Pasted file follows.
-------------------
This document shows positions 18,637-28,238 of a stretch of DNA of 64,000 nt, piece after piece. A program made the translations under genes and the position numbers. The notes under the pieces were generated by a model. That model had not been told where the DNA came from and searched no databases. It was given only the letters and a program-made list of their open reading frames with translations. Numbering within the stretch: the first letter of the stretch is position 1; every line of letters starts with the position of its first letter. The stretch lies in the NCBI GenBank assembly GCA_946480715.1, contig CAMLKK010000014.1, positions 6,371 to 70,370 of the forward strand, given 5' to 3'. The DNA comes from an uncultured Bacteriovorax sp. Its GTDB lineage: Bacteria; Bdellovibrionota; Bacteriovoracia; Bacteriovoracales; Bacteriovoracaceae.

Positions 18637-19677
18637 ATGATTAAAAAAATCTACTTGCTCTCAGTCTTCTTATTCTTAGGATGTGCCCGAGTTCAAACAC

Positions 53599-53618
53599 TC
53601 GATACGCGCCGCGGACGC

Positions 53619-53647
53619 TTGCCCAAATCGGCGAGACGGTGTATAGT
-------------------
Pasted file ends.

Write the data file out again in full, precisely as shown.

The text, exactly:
This document shows positions 18,637-28,238 of a stretch of DNA of 64,000 nt, piece after piece. A program made the translations under genes and the position numbers. The notes under the pieces were generated by a model. That model had not been told where the DNA came from and searched no databases. It was given only the letters and a program-made list of their open reading frames with translations. Numbering within the stretch: the first letter of the stretch is position 1; every line of letters starts with the position of its first letter. The stretch lies in the NCBI GenBank assembly GCA_946480715.1, contig CAMLKK010000014.1, positions 6,371 to 70,370 of the forward strand, given 5' to 3'. The DNA comes from an uncultured Bacteriovorax sp. Its GTDB lineage: Bacteria; Bdellovibrionota; Bacteriovoracia; Bacteriovoracales; Bacteriovoracaceae.

Positions 18637-19677
18637 ATGATTAAAAAAATCTACTTGCTCTCAGTCTTCTTATTCTTAGGATGTGCCCGAGTTCAAACAC

Positions 53599-53618
53599 TC
53601 GATACGCGCCGCGGACGC

Positions 53619-53647
53619 TTGCCCAAATCGGCGAGACGGTGTATAGT